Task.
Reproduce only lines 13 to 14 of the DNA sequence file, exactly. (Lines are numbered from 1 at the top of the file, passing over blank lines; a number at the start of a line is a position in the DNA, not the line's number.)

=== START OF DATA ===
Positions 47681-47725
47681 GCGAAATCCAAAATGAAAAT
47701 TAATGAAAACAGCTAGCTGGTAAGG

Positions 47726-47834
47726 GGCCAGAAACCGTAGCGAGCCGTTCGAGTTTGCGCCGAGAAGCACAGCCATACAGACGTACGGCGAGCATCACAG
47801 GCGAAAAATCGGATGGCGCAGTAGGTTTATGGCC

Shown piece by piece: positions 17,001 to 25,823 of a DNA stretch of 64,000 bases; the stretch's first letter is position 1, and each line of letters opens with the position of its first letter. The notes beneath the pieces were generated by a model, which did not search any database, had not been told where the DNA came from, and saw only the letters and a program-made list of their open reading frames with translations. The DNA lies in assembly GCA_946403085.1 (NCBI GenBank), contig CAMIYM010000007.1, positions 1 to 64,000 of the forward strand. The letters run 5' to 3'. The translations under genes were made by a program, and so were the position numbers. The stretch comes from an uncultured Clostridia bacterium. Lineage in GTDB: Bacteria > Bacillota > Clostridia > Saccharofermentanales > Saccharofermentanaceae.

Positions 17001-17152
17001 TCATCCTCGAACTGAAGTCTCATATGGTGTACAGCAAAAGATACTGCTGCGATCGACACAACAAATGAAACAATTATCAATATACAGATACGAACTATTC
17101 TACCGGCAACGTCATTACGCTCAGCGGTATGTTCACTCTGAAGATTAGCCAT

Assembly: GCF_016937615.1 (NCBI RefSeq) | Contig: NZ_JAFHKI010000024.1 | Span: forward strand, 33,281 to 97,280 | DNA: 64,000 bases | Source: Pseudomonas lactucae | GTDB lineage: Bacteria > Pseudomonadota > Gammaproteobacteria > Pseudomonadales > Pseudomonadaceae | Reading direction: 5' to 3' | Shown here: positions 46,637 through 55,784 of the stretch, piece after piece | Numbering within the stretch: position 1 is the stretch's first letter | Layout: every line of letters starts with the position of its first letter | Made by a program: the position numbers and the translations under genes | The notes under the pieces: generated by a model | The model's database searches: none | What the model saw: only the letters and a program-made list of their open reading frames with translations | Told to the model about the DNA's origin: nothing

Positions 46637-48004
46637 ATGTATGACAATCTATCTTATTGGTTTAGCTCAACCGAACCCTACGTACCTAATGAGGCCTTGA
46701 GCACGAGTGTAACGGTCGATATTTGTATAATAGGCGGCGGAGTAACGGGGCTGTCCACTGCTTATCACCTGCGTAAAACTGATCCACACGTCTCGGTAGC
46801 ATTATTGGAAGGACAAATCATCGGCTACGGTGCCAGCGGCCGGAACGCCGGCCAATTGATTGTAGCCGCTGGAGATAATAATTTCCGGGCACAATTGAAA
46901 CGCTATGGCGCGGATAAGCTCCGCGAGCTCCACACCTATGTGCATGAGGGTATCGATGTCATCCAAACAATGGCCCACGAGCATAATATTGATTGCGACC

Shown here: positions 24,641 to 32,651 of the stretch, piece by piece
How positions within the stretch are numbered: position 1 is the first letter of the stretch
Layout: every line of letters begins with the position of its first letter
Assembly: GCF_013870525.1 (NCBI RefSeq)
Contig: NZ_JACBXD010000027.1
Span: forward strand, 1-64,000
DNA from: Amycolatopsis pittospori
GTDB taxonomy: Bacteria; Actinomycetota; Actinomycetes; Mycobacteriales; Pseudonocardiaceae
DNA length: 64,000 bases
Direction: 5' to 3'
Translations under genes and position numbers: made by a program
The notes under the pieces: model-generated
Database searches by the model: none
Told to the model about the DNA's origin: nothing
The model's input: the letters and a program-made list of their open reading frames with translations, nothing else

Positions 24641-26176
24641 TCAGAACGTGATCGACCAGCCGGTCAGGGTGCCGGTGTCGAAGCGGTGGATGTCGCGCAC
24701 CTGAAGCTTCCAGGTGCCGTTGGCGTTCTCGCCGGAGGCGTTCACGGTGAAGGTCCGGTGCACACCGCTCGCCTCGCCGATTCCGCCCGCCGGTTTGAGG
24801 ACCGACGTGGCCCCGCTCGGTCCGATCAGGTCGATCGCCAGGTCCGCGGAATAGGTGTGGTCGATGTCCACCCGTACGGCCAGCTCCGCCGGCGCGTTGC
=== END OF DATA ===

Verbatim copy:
46637 ATGTATGACAATCTATCTTATTGGTTTAGCTCAACCGAACCCTACGTACCTAATGAGGCCTTGA
46701 GCACGAGTGTAACGGTCGATATTTGTATAATAGGCGGCGGAGTAACGGGGCTGTCCACTGCTTATCACCTGCGTAAAACTGATCCACACGTCTCGGTAGC